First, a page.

" is a song written by Bob Berryhill
, Pat Connolly
, Jim Fuller
and Ron Wilson
. The song was first performed and recorded by The Surfaris
, who were elevated to international status with the release of the "Surfer Joe" and "Wipe Out" single.
The term 'wipeout' is a fall from a surfboard, especially one that looks painful.
Recording and single release
Bob Berryhill, Pat Connolly, Jim Fuller and Ron Wilson wrote the song almost on the spot as a suitable B-side was needed for the intended "Surfer Joe" single. In late 1962, while the band was in Cucamonga's Pal Recording Studio
recording the single, one of the band members suggested that a gimmick sound indicating a wipe out off a surfboard be emulated. The suggestion was made that during the introduction before the music starts, a cracking sound, imitating a breaking surfboard, should be made.
Also in the introduction is a manic voice babbling, "ha ha ha ha ha wipe out". The spoken voice at the beginning of the song is the voice of the band's manager of the time, Dale Smallen.
Ron Wilson's energetic drum solo (a speeded up version of his high school marching band's drum cadence) was beaten out on malt-shop tables all over the country which also helped "Wipe Out" to become one of the best-remembered instrumental songs of the period. The afterthought track spent four months on the national Billboard chart in the autumn of 1963, reaching #2 and kept out of the top slot only by Stevie Wonder's Fingertips. The smash hit returned to the Hot 100 in 1966, reaching #16 in its second national chart run. Meanwhile, original A-side "Surfer Joe" only attracted airplay in the wake of Wipe Out's success, and peaked at #62 during its six-week run.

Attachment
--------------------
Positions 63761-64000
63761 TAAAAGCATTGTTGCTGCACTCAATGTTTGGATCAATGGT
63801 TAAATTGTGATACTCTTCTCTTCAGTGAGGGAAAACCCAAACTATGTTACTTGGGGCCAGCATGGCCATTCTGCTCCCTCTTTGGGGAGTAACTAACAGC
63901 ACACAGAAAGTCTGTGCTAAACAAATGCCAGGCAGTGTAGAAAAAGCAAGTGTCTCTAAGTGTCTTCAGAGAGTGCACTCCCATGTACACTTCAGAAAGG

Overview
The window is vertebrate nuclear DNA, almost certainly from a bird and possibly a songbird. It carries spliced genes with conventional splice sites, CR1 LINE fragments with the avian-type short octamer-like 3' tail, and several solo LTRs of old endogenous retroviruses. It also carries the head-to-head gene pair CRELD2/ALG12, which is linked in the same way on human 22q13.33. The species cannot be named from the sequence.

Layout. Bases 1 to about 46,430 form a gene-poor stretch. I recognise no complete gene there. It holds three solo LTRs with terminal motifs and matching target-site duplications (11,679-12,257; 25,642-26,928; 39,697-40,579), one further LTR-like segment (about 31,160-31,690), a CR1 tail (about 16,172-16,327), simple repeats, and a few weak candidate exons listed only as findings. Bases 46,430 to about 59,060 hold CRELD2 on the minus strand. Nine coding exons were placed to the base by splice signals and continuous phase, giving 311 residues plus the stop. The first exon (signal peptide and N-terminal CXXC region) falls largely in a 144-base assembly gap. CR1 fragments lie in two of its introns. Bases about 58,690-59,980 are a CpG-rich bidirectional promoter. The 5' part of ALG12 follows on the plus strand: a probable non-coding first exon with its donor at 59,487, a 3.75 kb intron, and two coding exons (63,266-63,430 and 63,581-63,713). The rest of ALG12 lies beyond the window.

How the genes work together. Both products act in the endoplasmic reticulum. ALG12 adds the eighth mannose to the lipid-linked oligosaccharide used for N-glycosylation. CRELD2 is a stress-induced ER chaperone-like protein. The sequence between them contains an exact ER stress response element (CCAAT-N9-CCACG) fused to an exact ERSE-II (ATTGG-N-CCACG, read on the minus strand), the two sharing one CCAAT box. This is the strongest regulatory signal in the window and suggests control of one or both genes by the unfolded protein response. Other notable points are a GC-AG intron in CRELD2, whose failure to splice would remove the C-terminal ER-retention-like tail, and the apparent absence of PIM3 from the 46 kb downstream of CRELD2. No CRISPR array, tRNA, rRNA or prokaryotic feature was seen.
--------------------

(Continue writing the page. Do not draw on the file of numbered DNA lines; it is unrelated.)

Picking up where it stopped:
Another Southern Californian surf group calling themselves the Surfaris had formed around the same time. They renamed themselves the Original Surfaris following the popularity of "Wipe Out".
Following the death of television personality Morton Downey, Jr., news reports and obituaries incorrectly credited him as the composer of "Wipe Out". As of 2007, Downey's official website continues to make this claim.
The song has been covered by several artists including the American rap group The Fat Boys
in which the song was released on their 1987
' making guest appearances with the pop group The Beach Boys
on the track. A promo clip was also filmed for The Fat Boys version of the song. This cover version reached #12 in the US
charts and #2 in the UK
charts in 1987.
The Saints, an English band covered the song (produced by Joe Meek) in the mid-1960s
The 2006 Dancehall riddim Wipe Out is based on the Surfaris song. Several well known Jamaican musicians (Lady Saw, T.O.K., Elephant Man, Beenie Man and others) recorded vocals over this instrumental.
Gary Hoey covered this song on his Monster Surf album in 2005.
The Queers performed a cover of "Wipe Out" on the Acid Beaters split-cd with The Manges in 2003.
The Korean rhythm video game Pump It Up featured a track called "Mr. Larpus" that was based on this song.
The Ventures cover the song on their live album The Ventures on Stage in 1965.
The Toy Dolls too cover the song with an additional Video made in 1984.
Serbian doo wop band Vampiri recorded a cover version on their 1992 album Tacno u ponoc.
In November, 1998, Phish played a cover of the song and then from that point, jokingly, throughout the duration of the show, slipped back into the song in the middle or between other songs, and then encored with it. The show was released on Live Phish Vol. 6.